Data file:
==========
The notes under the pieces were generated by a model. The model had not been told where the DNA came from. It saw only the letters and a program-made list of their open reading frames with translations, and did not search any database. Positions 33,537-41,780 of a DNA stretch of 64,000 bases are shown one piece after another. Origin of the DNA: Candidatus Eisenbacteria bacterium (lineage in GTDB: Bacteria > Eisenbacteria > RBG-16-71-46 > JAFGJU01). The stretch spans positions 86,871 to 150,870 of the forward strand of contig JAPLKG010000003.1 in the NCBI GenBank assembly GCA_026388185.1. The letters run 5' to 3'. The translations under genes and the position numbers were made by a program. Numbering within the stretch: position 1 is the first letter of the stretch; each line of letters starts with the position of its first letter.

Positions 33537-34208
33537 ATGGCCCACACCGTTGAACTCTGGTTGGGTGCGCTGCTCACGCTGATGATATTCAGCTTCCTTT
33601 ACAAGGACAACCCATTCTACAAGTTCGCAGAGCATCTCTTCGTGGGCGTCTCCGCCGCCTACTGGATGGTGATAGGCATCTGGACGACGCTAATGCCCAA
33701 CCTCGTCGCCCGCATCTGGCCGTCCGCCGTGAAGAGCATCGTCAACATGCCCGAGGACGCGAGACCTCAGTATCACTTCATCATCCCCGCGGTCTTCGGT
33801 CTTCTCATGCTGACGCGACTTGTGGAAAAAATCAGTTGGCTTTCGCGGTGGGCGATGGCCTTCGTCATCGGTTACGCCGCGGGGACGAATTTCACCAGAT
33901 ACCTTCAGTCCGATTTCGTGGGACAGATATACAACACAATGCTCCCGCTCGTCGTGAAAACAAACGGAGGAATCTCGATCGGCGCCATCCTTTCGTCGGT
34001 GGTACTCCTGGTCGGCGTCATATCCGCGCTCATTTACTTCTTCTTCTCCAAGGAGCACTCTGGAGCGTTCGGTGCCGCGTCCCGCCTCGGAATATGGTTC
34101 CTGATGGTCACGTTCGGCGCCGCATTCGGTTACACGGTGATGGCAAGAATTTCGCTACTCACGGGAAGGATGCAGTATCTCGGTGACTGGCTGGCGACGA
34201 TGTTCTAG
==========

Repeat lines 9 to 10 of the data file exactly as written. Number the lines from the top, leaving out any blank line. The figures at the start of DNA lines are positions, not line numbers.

34101 CTGATGGTCACGTTCGGCGCCGCATTCGGTTACACGGTGATGGCAAGAATTTCGCTACTCACGGGAAGGATGCAGTATCTCGGTGACTGGCTGGCGACGA
34201 TGTTCTAG